Subject: D4) What does "maximum sustained wind" mean ? How does it relate to gusts in tropical cyclones ?
Contributed by Chris Landsea
The Hurricane Center uses a 1 min averaging time for reporting the sustained (i.e. relatively long-lasting) winds. The maximum sustained wind mentioned in the advisories that NHC issues for tropical storms and hurricanes are the highest 1 min surface winds occurring within the circulation of the system. These "surface" winds are those observed (or, more often, estimated) to occur at the standard meteorological height of 10 m (33 ft) in an unobstructed exposure (i.e., not blocked by buildings or trees).
Since the inauguration of the Automatic Surface Observation System (ASOS) the National Weather Service has adopted a two minute average standard for its sustained wind definition. This is because the ASOS stations average and report their wind data over a two minute period. There is no conversion factor to change a two minute average wind into a one minute average wind, and it is pointless to try to estimate the highest one minute wind over a two minute period, as they are essentially the same.
Gusts are a few seconds (3-5 s) wind peak. Typically in a hurricane environment, the value of the maximum 3 second gust over a 1 minute period is on the order of 1.3 times (or 30% higher than) than the 1 min sustained wind.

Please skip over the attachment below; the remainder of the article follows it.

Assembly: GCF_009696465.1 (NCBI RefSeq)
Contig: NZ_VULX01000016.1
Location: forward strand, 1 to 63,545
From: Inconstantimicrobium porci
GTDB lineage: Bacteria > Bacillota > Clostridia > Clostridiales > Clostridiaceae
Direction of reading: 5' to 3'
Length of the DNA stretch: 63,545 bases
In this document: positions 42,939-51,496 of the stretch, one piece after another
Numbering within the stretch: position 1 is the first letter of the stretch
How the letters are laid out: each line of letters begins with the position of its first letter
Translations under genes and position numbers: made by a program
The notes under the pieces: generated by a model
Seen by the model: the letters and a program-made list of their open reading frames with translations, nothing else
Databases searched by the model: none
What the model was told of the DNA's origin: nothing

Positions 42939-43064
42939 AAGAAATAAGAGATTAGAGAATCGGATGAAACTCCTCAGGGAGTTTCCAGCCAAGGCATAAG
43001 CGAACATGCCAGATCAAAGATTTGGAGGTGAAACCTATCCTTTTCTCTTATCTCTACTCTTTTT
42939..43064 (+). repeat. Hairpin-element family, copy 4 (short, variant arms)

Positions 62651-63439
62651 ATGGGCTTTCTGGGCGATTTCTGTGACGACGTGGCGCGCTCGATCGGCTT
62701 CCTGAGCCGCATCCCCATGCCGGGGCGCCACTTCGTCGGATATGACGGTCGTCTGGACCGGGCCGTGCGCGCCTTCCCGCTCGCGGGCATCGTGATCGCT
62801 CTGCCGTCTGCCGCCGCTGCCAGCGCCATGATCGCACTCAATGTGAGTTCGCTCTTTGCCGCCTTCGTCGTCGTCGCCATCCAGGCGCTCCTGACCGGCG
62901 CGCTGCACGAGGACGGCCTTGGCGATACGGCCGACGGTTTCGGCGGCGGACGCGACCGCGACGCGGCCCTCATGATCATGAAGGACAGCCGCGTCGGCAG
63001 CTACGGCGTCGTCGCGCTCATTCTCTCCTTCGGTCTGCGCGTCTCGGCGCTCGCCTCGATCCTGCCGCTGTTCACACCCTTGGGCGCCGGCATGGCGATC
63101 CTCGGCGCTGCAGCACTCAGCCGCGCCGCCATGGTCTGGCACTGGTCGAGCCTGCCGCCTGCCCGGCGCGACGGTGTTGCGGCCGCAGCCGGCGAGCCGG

One complication with the use of the 1 min averaging time for the standard for sustained wind in the Atlantic and Northeast Pacific tropical cyclone basins (where the United States has the official World Meteorological Organization tropical cyclone advisory responsibilities) is that in most of the rest of the world, a 10 min averaging time is utilized for "sustained wind". While one can utilize a simple ratio to convert from peak 10 min wind to peak 1 min wind (roughly 12% higher for the latter), such systematic differences to make interbasin comparison of tropical cyclones around the world problematic.
Powell, M.D., S.H. Houston, and T.A. Reinhold, 1996:"Hurricane Andrew's Landfall in South Florida, Part I: Standardizing measurements for documentation of surface wind fields." Wea. Forecast. v.11, p.329-349
Last updated April 21, 2006
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